Meets novelist Sophie Hannah, the author bringing Agatha Christie’s beloved Belgian detective back to life
THERE’S a fabulous story about the 1978 film adaptation of Agatha Christie’s 1937 novel Death on the Nile, directed by John Guillermin, the man behind blazing blockbuster The Towering Inferno, and scripted by Anthony Shaffer of Sleuth fame.
Christie, the billion-selling “Queen of Crime”, had been dead for just two years. Her only child, Rosalind Hicks, fierce protector of her mother’s literary legacy, was on the set when she first sighted actor Peter Ustinov in character as legendary Belgian detective Hercule Poirot.
“That’s not Poirot!” she exclaimed, to which the urbane Ustinov replied, “It is now, my dear.’’
Ustinov’s self-possessed rejoinder must have a tempting resonance for English poet and novelist Sophie Hannah, who is about to do something just a little bit mad: publish a new Poirot novel, four decades after that “quaint, dandified little man’’ with the hyperactive “little grey cells’’ and “finest moustache in England’’ exited the world in Curtain: Poirot’s Last Case.
Hannah’s novel, The Monogram Murders, has the blessing of the Christie estate but that will count for little if she fails to win over the devoted fans. She knows this because she is one of them. “I am absolutely a Poirot purist, and a Christie purist,’’ Hannah tells Review during an interview in central London.
“I hope I have all the neurosis and paranoia of even the most OCD-ish Poirot fan, plus a fairly encyclopedic knowledge of the Poirot books.’’
Then she adds, with a touch of that Ustinov bravado: “If anyone else was doing this book I would probably have been quite worried. I certainly wouldn’t be able to do it for any other writer — it was just a lucky coincidence that I was so shaped by reading Agatha.
“There are always going to be people who say if it’s not Christie writing Poirot then it doesn’t count, and I absolutely understand that point of view. But if I didn’t think I could do it to my satisfaction and to the hypothetical satisfaction of Agatha’s spirit, I would have said no.’’ DEATH is not the end in publishing, especially when popular characters are concerned. Sherlock Holmes was notoriously killed off and famously brought back to life as Arthur Conan Doyle bowed to the demands of a bereft public. Writers, too, can linger after their earthly demise if there are unpublished works to be spruced up for sale: we are promised no fewer than five new books by JD Salinger, which must have him churning in his grave. But one thing dead authors cannot do is write new books, an unprofitable fact publishers have sought to overcome in recent years with the “continuation novel”: that is, a living writer continuing the work of a dead one.
English novelist Sebastian Faulks, either a supreme optimist or a glutton for punishment, has had a crack at both Ian Fleming’s James Bond ( Devil May Care, 2008) and PG Wodehouse’s Bertie and Jeeves ( Jeeves and the Wedding Bells, 2013). Jeffery Deaver and William Boyd have also penned 007 novels, while British novelist and screenwriter Anthony Horowitz published an authorised and well-received Sherlock Holmes novel, The House of Silk, in 2011 and has a sequel, Moriarty, due next month.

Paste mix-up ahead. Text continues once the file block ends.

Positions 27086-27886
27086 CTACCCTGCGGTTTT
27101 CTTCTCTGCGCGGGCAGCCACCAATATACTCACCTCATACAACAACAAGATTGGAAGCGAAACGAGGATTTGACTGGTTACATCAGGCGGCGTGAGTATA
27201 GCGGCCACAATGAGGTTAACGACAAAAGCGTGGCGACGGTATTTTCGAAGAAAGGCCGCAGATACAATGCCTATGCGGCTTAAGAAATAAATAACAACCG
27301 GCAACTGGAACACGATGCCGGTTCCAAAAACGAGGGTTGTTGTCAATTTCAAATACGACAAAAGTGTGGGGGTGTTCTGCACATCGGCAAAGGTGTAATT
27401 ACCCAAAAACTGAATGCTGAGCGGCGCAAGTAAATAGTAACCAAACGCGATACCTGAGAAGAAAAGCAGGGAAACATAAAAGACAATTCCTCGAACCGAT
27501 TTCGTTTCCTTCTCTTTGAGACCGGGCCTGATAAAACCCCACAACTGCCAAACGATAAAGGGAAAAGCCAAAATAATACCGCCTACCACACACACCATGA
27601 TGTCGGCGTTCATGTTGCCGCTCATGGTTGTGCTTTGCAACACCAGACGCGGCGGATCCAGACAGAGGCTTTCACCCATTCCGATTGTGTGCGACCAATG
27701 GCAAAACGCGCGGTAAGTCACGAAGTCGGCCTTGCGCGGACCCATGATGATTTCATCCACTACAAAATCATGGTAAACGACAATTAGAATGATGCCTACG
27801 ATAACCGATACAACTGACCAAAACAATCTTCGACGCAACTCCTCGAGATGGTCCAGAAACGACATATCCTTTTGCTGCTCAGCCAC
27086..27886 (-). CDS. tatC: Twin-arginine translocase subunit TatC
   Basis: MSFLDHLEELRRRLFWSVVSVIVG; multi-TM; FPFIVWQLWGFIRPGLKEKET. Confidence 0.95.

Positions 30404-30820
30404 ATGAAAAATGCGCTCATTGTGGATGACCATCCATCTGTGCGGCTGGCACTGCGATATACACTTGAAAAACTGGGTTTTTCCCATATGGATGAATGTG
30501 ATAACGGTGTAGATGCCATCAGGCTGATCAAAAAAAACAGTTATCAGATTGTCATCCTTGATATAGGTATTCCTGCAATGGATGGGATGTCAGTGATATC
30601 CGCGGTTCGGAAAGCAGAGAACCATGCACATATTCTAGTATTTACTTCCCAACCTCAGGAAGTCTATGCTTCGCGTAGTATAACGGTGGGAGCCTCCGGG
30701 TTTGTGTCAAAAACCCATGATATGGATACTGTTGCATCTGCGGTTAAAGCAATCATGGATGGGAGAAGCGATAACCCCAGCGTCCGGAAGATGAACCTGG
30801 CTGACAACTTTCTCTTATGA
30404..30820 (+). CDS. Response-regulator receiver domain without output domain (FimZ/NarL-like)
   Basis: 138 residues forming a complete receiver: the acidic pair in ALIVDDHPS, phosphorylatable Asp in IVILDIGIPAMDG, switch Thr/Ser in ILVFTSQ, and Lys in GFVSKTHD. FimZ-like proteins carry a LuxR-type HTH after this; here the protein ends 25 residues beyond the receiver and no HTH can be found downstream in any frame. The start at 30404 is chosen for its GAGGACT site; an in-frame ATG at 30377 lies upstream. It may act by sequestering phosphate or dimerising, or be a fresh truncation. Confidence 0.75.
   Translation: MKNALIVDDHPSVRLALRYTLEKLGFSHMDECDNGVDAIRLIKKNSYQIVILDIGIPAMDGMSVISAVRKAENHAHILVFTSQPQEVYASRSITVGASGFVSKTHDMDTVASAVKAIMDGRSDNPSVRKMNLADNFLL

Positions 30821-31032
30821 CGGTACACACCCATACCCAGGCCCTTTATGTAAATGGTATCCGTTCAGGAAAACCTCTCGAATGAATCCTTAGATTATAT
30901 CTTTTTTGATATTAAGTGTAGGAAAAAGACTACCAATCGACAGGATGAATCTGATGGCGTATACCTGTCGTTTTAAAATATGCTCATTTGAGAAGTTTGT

But Christie? Well, she was always off limits. The story of how that changed starts, as many publishing stories do, at a lunch. Hannah’s agent was lunching with an editor from HarperCollins UK, which is publishing The Austen Project: six classic novels by Jane Austen reimagined in modern settings by well-known writers.
The project started with Joanna Trollope’s Sense and Sensibility and next up is Curtis Sitten- field’s Pride and Prejudice. publishes Christie.
“My agent often comes out with bright ideas, unsolicited,’’ Hannah says. “So he just said, off the top of his head, ‘ Oh you know what you should do if you want to revive dead writers? You should get Sophie Hannah to write an Agatha Christie novel because she’s a huge fan.’ ’’
The editor was of the view the Christie family would be “dead against it’’ but agreed to run it up the flagpole. “It was like your mum going into school and suggesting you should be made head girl,’’ Hannah recalls. “A bit embarrassing … and I didn’t think it was going to happen.”
To everyone’s surprise the Christie family asked for a meeting. Hannah came prepared with a plot idea that had been in the back of her mind for years, one she couldn’t make work in the contemporary psychological thrillers that have made her name, beginning with the bestselling Little Face in 2006.
“I had a brilliant solution to a mystery but I’d never been able to find a mystery to attach it to,’’ she says. “The minute my agent said write a new Poirot novel, I thought that’s where it would work, it would work in a Poirot novel … because the motivation required is quite an old-fashioned motivation. It could happen now, but it’s far more plausible if it happened in 1929.’’
Setting The Monogram Murders in 1929 puts it early in the 33-novel Poirot timeline, between the sixth and seventh books, The Mystery of the Blue Train and Peril at End House. (Those two novels were split by the sole Poirot play, Black Coffee, which was “novelised” almost 60 years later by Australian writer Charles Osborne with the endorsement of the Christie family.)
“When I had this meeting with the Christie estate, Agatha’s family, I said I feel cheeky even being here,’’ Hannah says. “But I pitched my idea and they said, ‘Hmmm, yes, we like it, let us
Peter Ustinov as Poirot in the 1978 film